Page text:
The Song of Achilles by Madeline Miller

The Song of Achilles was just shortlisted for the Orange Prize and I couldn’t be more excited.This retelling of the story of Achilles and the Trojan War is one of the most gorgeously written books I’ve read in a while and made me completely engrossed in learning more about Greek mythology and the ancient world.

I’m not totally ignorant of Greek mythology, but I willingly forgot all of the little details that are so battered into our minds in school. I’ve never read The Iliad and only remembered the basics of the Trojan War (you know, ‘the face that launched a thousand ships’) so this story not only entertained me on its own but had me researching the various players involved and the gods and goddesses who decided their fates.

Miller tells the story of Achilles from the viewpoint of Patroclus, who in her version is not only Achilles’ friend but his lover. They are raised together from the time they are young boys and when Achilles goes to Mount Pelion to undergo his specialized training with Chiron, the Centaur, Patroclus goes with him. They live in harmony and bliss while discovering each other and learning the skills Achilles will need to fulfill the prophecy that he will be the greatest Greek warrior of his generation. After several years of living so uneventfully, a messenger comes with the news that Greece will send ships to invade Troy. Their peace is shattered.

Achilles is portrayed as achingly beautiful, artistic, physically gifted, with a definite sense of superiority yet a reluctance to fulfill his destiny. Patroclus is kind, giving, quiet, reserved and devoted to Achilles. Their bond is firm and unwavering so it is no surprise that the story turns on their parting.

I love this book in a major way. Miller has a talent for making the ancient stories entirely believable and I felt immersed every time I opened the pages. Her writing has that dreamy, lyrical quality that lulls your senses and makes you float along on the cloud of her narrative. Even the battle chapters are elevated to an otherworldly level and they are not too gritty, though she doesn’t leave out the horrible details. She just has a beautiful writing style that is truly transporting. The reader benefits from seeing the events through Patroclus’s eyes as he is an observant and calm narrator who gives us an insider’s view of the chief characters and their decisions.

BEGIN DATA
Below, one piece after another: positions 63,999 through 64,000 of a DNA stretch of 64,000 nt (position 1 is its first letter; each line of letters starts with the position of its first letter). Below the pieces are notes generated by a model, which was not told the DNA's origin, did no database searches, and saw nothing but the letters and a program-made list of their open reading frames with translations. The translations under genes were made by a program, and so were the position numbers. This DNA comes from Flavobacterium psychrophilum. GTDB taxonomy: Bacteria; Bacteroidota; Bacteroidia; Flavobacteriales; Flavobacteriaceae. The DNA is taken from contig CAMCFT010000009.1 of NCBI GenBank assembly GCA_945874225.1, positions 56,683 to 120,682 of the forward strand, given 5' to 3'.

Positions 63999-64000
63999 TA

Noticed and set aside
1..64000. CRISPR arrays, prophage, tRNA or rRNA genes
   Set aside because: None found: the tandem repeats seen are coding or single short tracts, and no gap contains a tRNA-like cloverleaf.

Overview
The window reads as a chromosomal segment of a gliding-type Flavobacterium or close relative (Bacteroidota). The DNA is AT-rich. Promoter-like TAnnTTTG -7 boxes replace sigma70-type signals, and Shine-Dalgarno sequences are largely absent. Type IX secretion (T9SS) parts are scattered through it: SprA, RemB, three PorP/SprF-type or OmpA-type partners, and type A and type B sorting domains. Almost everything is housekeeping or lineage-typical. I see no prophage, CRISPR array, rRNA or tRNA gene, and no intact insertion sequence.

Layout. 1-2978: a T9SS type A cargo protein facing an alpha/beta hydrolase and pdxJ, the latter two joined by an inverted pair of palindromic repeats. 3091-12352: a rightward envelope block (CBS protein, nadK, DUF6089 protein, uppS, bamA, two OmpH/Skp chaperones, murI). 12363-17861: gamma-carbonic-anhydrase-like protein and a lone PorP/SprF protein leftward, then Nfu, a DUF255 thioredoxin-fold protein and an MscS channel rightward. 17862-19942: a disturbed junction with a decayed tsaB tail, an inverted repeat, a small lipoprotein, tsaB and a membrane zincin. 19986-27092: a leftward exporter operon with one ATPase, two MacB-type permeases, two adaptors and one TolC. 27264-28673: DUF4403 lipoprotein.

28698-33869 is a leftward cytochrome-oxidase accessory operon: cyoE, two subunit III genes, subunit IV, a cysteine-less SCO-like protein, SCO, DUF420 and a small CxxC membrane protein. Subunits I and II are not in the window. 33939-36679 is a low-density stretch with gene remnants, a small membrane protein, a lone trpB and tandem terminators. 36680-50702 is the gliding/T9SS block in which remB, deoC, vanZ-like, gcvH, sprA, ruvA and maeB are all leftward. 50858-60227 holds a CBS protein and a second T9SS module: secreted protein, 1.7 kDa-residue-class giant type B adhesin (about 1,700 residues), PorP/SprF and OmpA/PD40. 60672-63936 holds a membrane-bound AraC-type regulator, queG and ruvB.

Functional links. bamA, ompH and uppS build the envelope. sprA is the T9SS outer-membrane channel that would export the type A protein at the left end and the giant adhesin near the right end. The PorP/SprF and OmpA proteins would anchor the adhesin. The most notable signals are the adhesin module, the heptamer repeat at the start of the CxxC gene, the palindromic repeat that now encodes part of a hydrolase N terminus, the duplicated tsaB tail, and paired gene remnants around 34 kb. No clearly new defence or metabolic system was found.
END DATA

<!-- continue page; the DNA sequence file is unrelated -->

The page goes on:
I really hope Ms. Miller continues to write novels based on Greek mythology. Her interpretation of them is intriguing and will, I think, inspire a new passion for learning more about the ancient world. I have been inspired to attempt The Iliad sometime soon and am very much looking forward to it. Have you read The Iliad? What is the best translation?

The Orange Prize will be awarded on May 30 and I would not be surprised if The Song of Achilles wins.

The Snow Child by Eowyn Ivey

The Snow Child seems to be one of those books that everyone loves. Last fall I read many shining reviews of it that convinced me that I would love this too, which was surprising to me because I usually don’t like books that have a ‘fairytale’ element. I think they try too hard to capture that otherworldly and fragile quality that the original fairytales emanate, but I have to say that The Snow Child gets it right.

The book opens on a dream-like note as we are introduced to middle-aged Mabel, a farm wife who is struggling with depression and despair. She’s living in the Alaskan wilderness in the 1920’s with her silent and disappointed husband, Jack, and is drawn to the icy river to contemplate her fate. In this first chapter the white, snowy, crunchy, crystal world of Alaska in wintertime is dazzlingly set and this creates the environment for something strangely beautiful to happen.